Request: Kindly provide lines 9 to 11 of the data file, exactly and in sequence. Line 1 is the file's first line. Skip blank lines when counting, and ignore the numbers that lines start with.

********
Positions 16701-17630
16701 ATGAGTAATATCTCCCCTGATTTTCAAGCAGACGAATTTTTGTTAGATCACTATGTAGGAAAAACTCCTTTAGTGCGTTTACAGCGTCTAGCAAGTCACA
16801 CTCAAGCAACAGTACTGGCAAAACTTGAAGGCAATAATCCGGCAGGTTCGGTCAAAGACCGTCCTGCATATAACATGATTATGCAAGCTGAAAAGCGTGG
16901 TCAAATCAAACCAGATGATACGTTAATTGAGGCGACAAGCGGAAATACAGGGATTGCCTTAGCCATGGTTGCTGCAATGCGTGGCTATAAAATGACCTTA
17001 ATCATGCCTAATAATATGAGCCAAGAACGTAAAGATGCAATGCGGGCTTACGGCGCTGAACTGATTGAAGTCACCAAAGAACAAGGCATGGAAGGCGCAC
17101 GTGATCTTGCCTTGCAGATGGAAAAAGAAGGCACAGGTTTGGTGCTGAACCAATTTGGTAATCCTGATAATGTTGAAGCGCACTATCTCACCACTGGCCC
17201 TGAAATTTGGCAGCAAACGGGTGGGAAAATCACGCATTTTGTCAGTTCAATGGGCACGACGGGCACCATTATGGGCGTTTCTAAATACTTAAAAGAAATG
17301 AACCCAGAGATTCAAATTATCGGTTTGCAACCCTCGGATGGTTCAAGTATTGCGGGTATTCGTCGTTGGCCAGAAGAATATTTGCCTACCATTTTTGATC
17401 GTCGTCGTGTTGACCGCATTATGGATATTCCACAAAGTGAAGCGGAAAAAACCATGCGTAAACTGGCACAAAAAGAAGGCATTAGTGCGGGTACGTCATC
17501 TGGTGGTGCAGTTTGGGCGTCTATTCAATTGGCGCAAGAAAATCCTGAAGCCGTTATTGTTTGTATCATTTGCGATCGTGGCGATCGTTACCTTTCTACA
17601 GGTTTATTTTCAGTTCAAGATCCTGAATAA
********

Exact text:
17401 GTCGTCGTGTTGACCGCATTATGGATATTCCACAAAGTGAAGCGGAAAAAACCATGCGTAAACTGGCACAAAAAGAAGGCATTAGTGCGGGTACGTCATC
17501 TGGTGGTGCAGTTTGGGCGTCTATTCAATTGGCGCAAGAAAATCCTGAAGCCGTTATTGTTTGTATCATTTGCGATCGTGGCGATCGTTACCTTTCTACA
17601 GGTTTATTTTCAGTTCAAGATCCTGAATAA